"The PC industry is champing at the bit to provide downloaded movies that might compete with DVD sales, and pay-TV services want to add movies to their video-on-demand services, to their new disk-drive-equipped set-top boxes, and to their emerging high-definition TV services," said Gerry Kaufhold, an In-Stat analyst and author of the report.
DVD sales growth is slowing, according to several recent reports. A study released by Adams Media Research in October forecast DVD sales of about $17.3 billion this year, a 12 percent rise from 2004. Adams forecast a 9 percent rise to $18.9 billion in 2006.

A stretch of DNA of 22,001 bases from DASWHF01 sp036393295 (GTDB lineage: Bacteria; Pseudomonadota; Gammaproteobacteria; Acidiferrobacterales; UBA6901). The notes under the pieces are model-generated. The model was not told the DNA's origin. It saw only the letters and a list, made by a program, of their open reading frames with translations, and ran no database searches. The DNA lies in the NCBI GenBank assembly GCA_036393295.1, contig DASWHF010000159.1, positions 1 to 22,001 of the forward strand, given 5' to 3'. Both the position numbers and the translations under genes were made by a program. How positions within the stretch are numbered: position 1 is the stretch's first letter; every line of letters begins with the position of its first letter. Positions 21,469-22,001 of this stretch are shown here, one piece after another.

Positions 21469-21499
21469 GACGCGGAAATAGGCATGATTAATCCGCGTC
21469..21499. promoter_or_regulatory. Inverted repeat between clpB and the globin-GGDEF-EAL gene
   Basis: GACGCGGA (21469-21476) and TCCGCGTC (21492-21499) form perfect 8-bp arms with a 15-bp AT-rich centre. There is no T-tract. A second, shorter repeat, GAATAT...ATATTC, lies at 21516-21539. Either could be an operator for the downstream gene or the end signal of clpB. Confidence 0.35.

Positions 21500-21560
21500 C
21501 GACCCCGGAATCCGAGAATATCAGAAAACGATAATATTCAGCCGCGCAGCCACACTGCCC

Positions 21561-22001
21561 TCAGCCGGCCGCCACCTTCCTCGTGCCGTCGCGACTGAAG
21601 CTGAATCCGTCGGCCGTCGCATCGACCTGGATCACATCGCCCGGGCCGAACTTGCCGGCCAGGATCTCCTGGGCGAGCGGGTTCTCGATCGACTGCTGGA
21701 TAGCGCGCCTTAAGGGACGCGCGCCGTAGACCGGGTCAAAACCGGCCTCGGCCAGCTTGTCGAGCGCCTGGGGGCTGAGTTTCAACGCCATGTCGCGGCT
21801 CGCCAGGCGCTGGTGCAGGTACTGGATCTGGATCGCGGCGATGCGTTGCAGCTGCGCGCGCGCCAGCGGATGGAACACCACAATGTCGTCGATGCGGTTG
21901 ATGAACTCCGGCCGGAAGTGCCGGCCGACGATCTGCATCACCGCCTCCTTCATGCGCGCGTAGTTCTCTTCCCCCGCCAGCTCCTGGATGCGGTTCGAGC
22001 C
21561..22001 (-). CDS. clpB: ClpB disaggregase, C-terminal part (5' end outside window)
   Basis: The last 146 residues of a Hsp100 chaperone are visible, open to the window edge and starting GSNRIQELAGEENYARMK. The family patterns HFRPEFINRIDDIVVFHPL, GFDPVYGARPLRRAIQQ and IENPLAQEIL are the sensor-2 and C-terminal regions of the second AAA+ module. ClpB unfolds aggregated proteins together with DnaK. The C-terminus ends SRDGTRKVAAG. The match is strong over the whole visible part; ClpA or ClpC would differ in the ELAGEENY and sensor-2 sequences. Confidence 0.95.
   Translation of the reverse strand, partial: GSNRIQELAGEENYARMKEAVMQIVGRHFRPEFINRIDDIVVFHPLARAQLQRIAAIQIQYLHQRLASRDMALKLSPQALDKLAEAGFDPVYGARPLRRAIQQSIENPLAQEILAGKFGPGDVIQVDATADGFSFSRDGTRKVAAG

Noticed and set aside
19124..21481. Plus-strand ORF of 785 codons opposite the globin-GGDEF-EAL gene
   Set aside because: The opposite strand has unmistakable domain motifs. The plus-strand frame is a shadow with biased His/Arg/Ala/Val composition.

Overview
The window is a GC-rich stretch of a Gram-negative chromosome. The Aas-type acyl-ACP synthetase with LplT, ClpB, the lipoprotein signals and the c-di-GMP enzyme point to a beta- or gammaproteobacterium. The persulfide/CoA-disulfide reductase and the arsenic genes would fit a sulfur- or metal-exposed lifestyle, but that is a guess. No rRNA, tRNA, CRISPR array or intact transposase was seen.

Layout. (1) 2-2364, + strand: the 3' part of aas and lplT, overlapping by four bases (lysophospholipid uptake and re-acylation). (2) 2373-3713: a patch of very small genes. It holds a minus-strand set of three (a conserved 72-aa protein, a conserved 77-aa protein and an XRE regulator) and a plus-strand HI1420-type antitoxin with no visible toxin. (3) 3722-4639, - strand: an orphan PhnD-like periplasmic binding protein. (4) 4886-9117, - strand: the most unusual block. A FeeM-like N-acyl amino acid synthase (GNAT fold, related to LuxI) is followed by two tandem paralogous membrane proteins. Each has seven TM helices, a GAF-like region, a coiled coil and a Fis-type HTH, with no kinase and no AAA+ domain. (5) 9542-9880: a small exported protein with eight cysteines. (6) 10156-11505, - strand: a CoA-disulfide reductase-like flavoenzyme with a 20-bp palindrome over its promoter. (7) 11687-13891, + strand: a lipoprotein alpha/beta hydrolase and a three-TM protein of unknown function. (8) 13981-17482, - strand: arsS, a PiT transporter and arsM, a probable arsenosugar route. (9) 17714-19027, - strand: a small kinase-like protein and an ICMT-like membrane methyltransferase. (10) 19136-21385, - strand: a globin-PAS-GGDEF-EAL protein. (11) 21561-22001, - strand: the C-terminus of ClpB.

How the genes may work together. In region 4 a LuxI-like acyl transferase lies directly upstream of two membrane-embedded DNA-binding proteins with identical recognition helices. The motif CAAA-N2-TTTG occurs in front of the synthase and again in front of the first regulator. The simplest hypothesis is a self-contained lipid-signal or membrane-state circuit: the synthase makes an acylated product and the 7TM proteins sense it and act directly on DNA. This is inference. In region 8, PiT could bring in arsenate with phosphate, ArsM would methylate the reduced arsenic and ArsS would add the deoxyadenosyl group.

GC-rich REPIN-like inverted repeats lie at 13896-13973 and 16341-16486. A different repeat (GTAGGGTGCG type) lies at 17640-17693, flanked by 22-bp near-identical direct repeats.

The industry also is grappling with a scuffle over what technology will underpin the new wave of high-definition DVDs, the report said.
"The migration to next-generation high-definition optical disc formats is not going smoothly," Kaufhold said.
On one side is Sony with itsand studio supporters such as Metro-Goldwyn-Mayer and Fox Filmed Entertainment. The , championed by a group of consumer electronics companies including Toshiba.